Choose rocks of approximately the same hardness otherwise you will see the soft rocks in a bundle be totally tumbled away before the harder rocks are even half smooth

Choose really hard dense rocks if you wish go the a high shine polish. The more porous rocks really don’t tumble all that well they will be rounded and nicely shaped but you will never achieve anything that looks like shine if the rock is soft or porous.

Choose rocks without cracks and strange shapes, Cracks in rocks will most of the time mean that the rock breaks up in the tumbling process or as soon as you start working with the finished rock. Either way it’s generally a waste of time. The odd shaped rocks will just take a lot longer to polish and in most cases result in the other rocks in the batch being over polished.

You can almost guess that I broke all the rules.. Well I actually didn’t know this before I just popped the entire batch of sample stones into the barrel and got started.

Using the wrong polishing compound

Rock Tumbling 17The polishing compound is also a rather important part of the process. As with sandpaper used for wood you go from a coarse grit to a really fine all the way to a polishing like compound to achieve the results you want.

There is a bewildering array of different types of grits and materials available for all types of applications. The main thing to pay attention to is really that you use the right grit and the right amount of polishing compound. I was lucky enough that the starter kit came with a booklet that outlined how much of each type of powder I needed to use. So I basically just blindly followed those instructions.

But if you want to experiment there are quite a few sites out there specializing in rock tumbling so they will be able to give you some ideas if you feel adventures. Check out the links in the Resources section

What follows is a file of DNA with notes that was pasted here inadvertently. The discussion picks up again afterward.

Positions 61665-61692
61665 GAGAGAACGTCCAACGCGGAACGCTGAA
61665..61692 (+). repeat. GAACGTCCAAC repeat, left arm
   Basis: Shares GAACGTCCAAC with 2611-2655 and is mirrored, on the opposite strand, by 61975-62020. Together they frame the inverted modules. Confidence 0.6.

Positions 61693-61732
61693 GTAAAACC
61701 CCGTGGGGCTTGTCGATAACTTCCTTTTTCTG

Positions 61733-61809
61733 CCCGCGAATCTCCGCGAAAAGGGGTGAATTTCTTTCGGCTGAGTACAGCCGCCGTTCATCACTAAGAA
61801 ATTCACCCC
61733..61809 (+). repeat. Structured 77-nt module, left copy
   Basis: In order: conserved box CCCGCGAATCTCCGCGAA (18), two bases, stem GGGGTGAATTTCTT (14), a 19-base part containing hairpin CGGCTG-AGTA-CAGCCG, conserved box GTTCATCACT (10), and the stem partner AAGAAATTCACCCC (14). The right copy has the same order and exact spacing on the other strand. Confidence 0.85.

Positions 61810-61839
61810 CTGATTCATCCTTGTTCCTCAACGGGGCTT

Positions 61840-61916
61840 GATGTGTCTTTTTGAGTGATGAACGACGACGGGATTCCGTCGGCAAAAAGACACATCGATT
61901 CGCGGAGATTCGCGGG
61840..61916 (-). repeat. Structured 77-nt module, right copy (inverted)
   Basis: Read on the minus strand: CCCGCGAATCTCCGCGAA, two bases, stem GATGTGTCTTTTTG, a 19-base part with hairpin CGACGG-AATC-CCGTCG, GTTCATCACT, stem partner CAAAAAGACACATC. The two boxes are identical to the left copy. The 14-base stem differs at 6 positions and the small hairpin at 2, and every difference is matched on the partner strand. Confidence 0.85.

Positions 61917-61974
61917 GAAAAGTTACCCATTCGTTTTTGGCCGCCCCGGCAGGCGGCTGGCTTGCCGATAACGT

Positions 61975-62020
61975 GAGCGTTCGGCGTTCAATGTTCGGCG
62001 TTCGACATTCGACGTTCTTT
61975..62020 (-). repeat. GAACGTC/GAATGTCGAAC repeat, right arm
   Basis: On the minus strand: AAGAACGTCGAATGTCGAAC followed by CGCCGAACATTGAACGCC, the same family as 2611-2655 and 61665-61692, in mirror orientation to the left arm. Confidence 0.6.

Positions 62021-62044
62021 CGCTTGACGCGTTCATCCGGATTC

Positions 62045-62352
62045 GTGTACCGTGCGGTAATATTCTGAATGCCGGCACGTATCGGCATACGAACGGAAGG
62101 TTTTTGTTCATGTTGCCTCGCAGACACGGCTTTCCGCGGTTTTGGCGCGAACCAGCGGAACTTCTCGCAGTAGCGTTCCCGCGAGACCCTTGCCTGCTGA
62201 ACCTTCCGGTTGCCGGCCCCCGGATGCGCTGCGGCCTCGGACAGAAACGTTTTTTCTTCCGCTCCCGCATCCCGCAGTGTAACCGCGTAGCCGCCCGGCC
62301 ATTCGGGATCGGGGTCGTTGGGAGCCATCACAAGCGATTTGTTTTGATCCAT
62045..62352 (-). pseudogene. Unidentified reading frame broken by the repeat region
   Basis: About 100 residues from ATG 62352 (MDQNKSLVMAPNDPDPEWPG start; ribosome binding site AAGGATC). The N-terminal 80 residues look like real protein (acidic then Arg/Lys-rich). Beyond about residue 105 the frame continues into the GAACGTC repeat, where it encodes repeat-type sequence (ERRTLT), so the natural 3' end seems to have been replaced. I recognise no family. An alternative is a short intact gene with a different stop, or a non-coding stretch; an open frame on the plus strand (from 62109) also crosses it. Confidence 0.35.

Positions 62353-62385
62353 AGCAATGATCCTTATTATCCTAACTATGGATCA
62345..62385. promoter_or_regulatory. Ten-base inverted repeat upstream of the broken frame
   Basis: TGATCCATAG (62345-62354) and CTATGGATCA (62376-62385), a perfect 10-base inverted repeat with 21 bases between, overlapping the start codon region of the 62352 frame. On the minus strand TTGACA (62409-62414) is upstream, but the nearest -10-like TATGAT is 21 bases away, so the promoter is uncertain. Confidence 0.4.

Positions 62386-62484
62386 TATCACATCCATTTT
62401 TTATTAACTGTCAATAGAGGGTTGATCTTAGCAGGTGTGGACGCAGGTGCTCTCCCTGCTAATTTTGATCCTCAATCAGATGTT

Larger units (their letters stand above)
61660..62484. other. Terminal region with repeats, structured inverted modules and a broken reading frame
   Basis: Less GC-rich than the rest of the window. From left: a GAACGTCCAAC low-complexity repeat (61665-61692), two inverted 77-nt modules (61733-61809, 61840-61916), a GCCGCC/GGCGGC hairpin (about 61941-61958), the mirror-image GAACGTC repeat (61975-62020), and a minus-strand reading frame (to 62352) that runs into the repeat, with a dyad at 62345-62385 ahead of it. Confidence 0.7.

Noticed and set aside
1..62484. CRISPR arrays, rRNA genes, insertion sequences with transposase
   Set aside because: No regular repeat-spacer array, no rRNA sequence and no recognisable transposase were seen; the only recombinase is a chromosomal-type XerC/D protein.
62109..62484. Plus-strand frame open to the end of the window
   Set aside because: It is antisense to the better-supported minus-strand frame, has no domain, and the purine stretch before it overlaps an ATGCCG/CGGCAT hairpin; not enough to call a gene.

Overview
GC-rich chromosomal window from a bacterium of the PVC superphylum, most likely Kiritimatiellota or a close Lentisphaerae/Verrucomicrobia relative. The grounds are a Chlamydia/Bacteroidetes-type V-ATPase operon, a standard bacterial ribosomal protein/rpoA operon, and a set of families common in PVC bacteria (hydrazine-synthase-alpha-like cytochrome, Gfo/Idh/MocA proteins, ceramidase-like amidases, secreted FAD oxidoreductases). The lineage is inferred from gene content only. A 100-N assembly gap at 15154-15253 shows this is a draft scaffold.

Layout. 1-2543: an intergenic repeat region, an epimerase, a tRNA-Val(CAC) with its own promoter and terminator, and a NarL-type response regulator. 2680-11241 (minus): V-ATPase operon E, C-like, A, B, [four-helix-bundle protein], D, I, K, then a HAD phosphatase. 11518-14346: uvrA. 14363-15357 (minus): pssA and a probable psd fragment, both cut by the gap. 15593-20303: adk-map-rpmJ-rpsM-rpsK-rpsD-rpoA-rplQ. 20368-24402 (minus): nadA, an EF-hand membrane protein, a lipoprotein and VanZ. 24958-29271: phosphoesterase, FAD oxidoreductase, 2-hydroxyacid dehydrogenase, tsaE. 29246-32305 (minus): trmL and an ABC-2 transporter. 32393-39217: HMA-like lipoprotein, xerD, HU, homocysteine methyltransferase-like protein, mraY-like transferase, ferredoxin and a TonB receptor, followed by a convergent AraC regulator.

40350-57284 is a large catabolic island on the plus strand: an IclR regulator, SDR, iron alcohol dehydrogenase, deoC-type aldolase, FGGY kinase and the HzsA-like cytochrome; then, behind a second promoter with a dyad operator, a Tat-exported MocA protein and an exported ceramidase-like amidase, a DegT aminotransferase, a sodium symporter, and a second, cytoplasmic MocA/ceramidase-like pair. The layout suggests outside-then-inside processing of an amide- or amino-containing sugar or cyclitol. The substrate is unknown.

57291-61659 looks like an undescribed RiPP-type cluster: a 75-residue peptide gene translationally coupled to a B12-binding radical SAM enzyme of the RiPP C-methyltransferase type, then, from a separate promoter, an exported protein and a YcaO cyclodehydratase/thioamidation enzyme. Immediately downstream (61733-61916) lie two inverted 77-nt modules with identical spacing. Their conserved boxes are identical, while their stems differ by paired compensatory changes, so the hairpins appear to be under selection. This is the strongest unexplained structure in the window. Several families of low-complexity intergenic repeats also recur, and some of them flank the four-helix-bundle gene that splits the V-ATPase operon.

Not cleaning up probably

Rock Tumbling 14So I got the machine filled up and started. After the first 7 days worth of tumbling.. Yes you read that right 7 days and that was just the first of 3 or more equally long run times. So a thing I quickly learnt was that rock tumbling and my lack of patience was totally incompatible mind you as you will see below I may actually in this case have been a little to patient!

So after each block of tumbling you need to clean the rocks thoroughly to make sure none of the grit powder and polishing slurry (i.e. the thick grey soup the rocks are floating in) is carried across to the next run.

The thing you have to remember is that the grey soup is basically like a mud and if you wash off the rocks in your sink you WILL have to call the plumber to unclog your drains. So what I did was I cut a small piece of metal fly screen mesh and used that as my sift (obviously if you can nick a sift in the kitchen that will work even better) took the garden hose and washed the rocks outside in the garden.

Being too patient

Rock Tumbling 02When doing rock tumbling you have to be patient. As mentioned each tumble circle is on average 7-10 days and you have a minimum of 3-4 of these circles. So that is good month from start to finish. My advise is to find a place where the tumbler can be located without annoying anyone for this time. Although the machine is very quiet the rotation of the rocks will obviously create some noise.

On the patience side what I mean there is it will take time but don’t do like I did and let the rocks run for too long. I ended up with the polished rocks being at least 40-50% the size of the original rocks, which basically meant that some of the smaller more porous rocks had totally disappeared.

So there you go my first experience was not a total disaster but I wouldn’t class it as a success either I can see there is a lot more to it than just dumping some rocks in a container and letting the machine do its thing.

So if you have some tips or tricks you want to share drop a line in the comments below. I would like to hear your experiences with rock tumbling. Especially if anyone has a “recipe” for how to make sea glass as that will be my next project.